Everyone has been obviously watching the Presidential election because it is the Presidential election and because this year the candidates have been outside the norm of most presidential contests. What happens therefore, is that some other very important issues are ignored. People have just so much energy.
Important issues in the state get ignored because there is so much being thrown at the voter. The state legislature is not the friend of the average voter in spite of what we are told by our Democrat friends. A ⅔ majority in the Assembly and the Senate means that virtually any legislation can be passed. With Democrats this usually means raising taxes and increasing regulations.
It is important that the average, hard working voter become aware of how the Legislature works. Therefore, here are some of the tactics used to pass legislation in Sacramento.
Gut and Amend: This practice is common toward the end of the legislative session. The author of a bill will use amendments to a bill to remove the current contents in their entirety and replace them with different provisions. So suddenly, a bill on waste water removal can become a bill on a gun buy back program. This technique would be affected by Proposition 54 on the ballot which requires that a bill must be on the internet for 72 hours prior to a vote for passage. This would negate gut and amend. The Democrat Party is against Proposition 54.
Spot Bill: At the beginning of a session an author will introduce a bill with a simple, vague title and no language to hold place for a bill in the future. This ensures that the bill will pass early deadlines without any real substance to it so that the author can fill it later with desired content.
W.O.R.F. – “Without Reference to file.” The rules of both houses require bills to be listed on the day’s agenda. A measure that is not listed in the official agenda would have to be taken up “without reference to file.” The Assembly or Senate may suspend the rules to take up a “WORF” item. This happens with controversial items that authors want to sneak through with little or no notice.
Suspense File: This is supposed to be just a “holding place” for fiscal bills to be taken up at a later date by the Appropriations committee. However, it has become a vessel for bills to circumvent deadlines and allows the Appropriations committee to pass out unpopular or controversial bills quickly and quietly. This is also a place where the Appropriations committee can kill bills without having to record an official vote.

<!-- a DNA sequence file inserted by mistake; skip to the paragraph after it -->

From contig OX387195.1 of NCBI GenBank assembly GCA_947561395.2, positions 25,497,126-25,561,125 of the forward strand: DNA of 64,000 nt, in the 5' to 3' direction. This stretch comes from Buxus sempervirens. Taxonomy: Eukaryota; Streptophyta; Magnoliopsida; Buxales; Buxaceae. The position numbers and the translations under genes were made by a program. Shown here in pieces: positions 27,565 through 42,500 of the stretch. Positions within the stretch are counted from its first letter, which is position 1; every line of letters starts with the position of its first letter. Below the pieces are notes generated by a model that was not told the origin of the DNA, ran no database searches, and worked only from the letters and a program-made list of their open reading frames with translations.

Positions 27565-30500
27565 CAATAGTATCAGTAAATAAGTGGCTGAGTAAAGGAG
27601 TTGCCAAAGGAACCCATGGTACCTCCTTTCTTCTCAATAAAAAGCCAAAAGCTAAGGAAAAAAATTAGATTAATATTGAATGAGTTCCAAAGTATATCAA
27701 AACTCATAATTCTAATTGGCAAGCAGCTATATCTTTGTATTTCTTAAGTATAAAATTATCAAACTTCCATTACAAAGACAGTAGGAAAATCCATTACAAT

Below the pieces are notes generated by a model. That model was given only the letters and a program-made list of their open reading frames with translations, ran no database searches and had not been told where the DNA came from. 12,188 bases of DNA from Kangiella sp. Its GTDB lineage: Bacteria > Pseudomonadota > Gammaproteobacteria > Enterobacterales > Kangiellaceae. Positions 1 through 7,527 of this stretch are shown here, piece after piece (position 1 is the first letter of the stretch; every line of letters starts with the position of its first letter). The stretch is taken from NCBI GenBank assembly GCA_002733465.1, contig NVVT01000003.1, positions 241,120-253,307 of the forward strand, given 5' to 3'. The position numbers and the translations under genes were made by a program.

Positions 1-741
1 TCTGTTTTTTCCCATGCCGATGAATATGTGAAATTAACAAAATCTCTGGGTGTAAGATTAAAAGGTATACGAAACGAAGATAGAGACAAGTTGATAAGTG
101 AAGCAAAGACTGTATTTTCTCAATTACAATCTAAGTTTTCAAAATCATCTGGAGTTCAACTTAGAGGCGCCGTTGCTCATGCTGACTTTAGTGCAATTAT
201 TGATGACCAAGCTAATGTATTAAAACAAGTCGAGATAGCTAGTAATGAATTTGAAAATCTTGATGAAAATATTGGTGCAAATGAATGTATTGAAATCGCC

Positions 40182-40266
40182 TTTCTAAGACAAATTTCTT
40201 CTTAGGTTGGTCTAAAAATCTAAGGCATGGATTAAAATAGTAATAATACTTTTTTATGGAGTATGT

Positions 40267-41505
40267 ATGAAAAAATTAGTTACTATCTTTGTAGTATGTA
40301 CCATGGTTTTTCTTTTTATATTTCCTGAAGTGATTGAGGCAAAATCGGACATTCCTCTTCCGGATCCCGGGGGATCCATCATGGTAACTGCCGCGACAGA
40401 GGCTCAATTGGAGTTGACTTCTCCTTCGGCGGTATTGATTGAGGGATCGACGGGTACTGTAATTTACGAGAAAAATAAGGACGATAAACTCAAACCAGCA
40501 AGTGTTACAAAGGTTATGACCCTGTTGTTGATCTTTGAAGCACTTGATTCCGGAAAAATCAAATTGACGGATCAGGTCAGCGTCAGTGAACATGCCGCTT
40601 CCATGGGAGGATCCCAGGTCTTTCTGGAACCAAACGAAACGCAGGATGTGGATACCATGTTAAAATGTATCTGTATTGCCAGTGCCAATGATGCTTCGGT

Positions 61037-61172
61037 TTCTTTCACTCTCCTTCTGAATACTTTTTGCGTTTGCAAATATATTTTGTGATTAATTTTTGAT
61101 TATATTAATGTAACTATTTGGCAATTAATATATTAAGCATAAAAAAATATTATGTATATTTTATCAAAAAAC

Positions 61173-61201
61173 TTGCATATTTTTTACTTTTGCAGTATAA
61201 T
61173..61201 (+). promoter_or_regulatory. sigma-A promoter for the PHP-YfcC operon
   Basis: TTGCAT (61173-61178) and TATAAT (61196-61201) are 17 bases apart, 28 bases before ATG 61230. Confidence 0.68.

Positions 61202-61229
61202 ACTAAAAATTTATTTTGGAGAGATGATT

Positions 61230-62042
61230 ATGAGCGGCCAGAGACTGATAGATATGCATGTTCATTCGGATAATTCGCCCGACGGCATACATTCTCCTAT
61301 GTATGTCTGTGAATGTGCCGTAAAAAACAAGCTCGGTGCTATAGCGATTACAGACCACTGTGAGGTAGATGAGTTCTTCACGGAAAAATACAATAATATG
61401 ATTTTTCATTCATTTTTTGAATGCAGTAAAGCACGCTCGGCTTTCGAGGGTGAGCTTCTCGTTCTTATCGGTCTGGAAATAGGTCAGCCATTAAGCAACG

Third House: This term refers to the lobbyists in Sacramento who wield great power and have the money that many candidates need to run for office.
Another favorite stunt of many legislators is what Democrats did to Tim Donnelly when he was in the Assembly. They shut his microphone when he was speaking.
An excellent example of the dysfunction in the Legislature is the number of propositions on the November ballot. There are 17 propositions. Now, there is no argument with the right of the people in our democracy to directly affect legislation. However, sometimes some propositions are due to the fact that the Legislature is not doing its job.
Prop 64 regards the legalization of marijuana. There are many holes in the legislation and this proposition will very likely unload a ton of problems. Groups that should have been consulted and have a say in the legislation were not included. The legalization of marijuana is the kind of legislation that should be hammered out by legislators if they are doing their job. It is much easier to pass the buck to organizations that write the proposition and get the signatures.
Many people are confused about why there are only two Democrats in the Senate race in California. That is because in 2010 the voters voted on Proposition 14 which limits the general election to the top two vote getters in the June primary (Presidential race is not included). This law went into effect in 2012. Therefore, all minor parties will never have a choice on the ballot and often we will have the results we have this year: two Democrats. Write in votes are not allowed.
Now, here is a question for the reader. How many of you know who your Assembly Representative and your State Senator are? Have you checked out their web site? Do you know how they vote on issues that are important to you? Do you ever contact your state representative and let them know your opinion on issues? Or are the only people that really affect how a Representative votes are those with money who donate or speak up?
Benjamin Franklin stated after leaving the Constitutional Convention when asked what kind of government was formed: “A republic if you can keep it.”